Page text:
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Arabian Breeds of Horse

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Arabian




Arab/Arabian – the oldest and purest of all horse breeds. Believed to stem from the primitive wild horse of the Arabian Peninsular which comprises the modern countries of Saudi Arabia, Yemen, Oman, the United Arab Emirates, Qatar, Bahrain, and Kuwait. Considered by many to be one of the most beautiful of the equine races. The breed is known to the Arabs as ‘Kehailan’ meaning pure or thoroughbred. Over the centuries great care has been taken to ensure the continued existence of the pure bred Arab (i.e. no blood other than Arabian) these are divided into several strains; Saglawi, Ubayer, Hamdain Managhi and Hadbar.

The Arab has aesthetically very distinctive features and paces. It has a small-refined head with a dished profile, large intelligent eyes set wide apart, as it has a very broad forehead. The ears are defined, small and shapely. A tapering muzzle, that is extremely soft to the touch, supports wide, thin edged nostrils that are mobile and flare on exertion or excitement. The jowl is deep, circular and well defined with the throat set into it in an arched curve supported by a graceful arched curved neck, well defined withers and a good long sloping shoulder. The body is deep and roomy with a deep girth and broad, deep chest. The back is short and level with a high set tail - It's unique shape is largely due to the formation of its skeleton which is different from other breeds; having only seventeen ribs (other horses have 18) and five lumber vertebrae (other horses have six) and sixteen tail vertebrae (other horses have eighteen). In spite of its small stature, it usually stands between 14.2 hh and 15 hh, it is capable of carrying a grown mans weight. Although there are some height exceptions, in particular those of up to 16 hh. of Lady Wentworth (well known Arab scholar and publicist.) The distinctive floating elegant paces make the Arab a comfortable ride and though normally high spirited it has a gentle temperament.

Arabian type horses feature on ancient Egyptian monuments as far back as 1300bc, and there is an earlier statuette dating back to 2000bc. Many years of living in harsh conditions has made this horse extremely hardy. It has great powers of endurance, soundness of wind and limb with good well shaped feet and hard legs. Dense, fine bones and the ability to thrive on meagre rations. It is often favoured as an endurance horse where at top level it will be expected to cover distances of 100 miles (161km) in a day.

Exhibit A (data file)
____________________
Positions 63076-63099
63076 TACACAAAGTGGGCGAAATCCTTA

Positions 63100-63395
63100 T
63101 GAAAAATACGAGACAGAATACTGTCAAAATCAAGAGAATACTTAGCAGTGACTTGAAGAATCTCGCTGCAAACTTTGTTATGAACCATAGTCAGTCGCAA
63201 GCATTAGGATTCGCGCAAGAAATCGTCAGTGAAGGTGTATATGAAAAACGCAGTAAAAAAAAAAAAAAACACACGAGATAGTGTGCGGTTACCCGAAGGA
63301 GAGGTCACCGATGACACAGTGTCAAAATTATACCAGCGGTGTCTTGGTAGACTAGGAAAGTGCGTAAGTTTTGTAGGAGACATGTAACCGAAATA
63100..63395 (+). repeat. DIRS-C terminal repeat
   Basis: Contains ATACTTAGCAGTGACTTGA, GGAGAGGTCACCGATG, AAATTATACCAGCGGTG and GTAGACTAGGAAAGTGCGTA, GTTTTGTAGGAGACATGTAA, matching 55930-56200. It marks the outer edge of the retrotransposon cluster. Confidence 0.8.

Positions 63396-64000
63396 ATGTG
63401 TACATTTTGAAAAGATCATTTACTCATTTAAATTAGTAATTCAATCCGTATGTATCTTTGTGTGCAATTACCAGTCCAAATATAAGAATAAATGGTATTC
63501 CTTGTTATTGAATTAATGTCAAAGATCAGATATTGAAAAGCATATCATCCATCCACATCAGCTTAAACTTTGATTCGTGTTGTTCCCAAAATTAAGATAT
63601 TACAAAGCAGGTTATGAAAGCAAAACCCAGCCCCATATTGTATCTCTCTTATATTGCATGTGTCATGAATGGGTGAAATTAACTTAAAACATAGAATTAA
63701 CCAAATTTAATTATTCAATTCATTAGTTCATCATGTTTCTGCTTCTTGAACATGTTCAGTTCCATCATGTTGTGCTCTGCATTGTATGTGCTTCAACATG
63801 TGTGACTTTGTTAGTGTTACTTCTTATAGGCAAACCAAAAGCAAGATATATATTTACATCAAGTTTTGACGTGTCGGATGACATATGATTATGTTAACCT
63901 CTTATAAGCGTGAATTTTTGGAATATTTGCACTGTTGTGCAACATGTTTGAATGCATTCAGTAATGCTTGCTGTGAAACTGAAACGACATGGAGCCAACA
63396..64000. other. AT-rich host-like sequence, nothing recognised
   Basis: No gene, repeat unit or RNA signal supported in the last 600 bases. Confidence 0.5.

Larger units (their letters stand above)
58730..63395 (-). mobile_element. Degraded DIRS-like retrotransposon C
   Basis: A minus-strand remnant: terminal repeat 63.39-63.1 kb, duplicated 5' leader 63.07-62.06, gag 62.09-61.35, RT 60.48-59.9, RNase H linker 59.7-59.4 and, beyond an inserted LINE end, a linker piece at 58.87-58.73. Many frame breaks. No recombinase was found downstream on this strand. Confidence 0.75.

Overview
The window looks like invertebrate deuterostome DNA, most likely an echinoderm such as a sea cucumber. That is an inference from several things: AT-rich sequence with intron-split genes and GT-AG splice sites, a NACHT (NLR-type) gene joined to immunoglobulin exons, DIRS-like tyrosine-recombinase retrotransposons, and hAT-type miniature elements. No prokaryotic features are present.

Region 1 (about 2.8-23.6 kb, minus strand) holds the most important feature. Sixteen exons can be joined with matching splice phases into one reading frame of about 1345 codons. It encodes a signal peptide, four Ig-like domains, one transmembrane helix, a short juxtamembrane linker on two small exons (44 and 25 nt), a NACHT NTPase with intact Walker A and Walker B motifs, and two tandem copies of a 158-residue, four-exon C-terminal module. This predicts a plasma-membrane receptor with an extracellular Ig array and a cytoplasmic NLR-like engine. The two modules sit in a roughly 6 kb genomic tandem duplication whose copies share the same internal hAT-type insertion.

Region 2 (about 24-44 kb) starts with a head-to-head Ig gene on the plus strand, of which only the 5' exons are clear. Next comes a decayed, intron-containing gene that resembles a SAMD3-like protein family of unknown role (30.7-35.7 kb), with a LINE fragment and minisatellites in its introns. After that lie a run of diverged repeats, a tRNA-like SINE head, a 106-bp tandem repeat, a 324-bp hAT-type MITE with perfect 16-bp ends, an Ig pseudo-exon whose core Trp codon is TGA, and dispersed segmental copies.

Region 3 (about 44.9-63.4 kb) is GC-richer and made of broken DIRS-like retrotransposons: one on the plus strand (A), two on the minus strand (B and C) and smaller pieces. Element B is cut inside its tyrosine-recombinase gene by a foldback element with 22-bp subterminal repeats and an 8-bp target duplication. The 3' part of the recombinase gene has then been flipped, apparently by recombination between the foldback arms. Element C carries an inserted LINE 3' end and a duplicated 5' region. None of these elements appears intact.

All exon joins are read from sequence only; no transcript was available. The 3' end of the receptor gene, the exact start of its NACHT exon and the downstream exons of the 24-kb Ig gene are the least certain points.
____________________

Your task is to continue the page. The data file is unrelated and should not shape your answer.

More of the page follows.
The Arab has had an unrivalled influence on the development of the horse worldwide. Mohammed had a significant influence in raising the status of the Arab by making law, that as an article of faith, particular attention should be paid to the care of horses. When he died in AD 632 the warlike followers of Islam spread across and conquered much of North Africa and gained access into Spain and France. They took the far superior Arab horses with them and improved the stock of the native horses with Arab blood. This practice continued for many centuries.

Today Arab blood is still used to improve native breeds from our own little Welsh Mountain pony to the heavy draught horse. The founding fathers of the English thoroughbred are the Byerley Turk, the Godolphin Arabian and the Darley Arabian who were imported into Britain in the late 17th century and early eighteenth. All thoroughbreds have direct lines back to them though there is some dispute whether Byerley Turk is a pure bred Arabian the other two are most certainly pure bred Arabs. Today, the continuation of breeding the pure bred Arab carries on throughout the world and long may we continue.

The Arab Horse Society was founded in England in 1918 to promote the breeding and importation of pure-bred Arabs and to encourage the re- introduction of Arab blood into light horse breeding. The society holds an annual breed Show and publishes the Arab Horse Society News twice yearly. Furthermore it publishes three stud books for Arabs, Anglo Arabs and part-bred Arabs.

Anglo-Arab is the cross between an Arab and a Thoroughbred, with their subsequent re-crossing. The Arab horse society in Great Britain rules that they have no other blood in their pedigree other than Arab and Thoroughbred.


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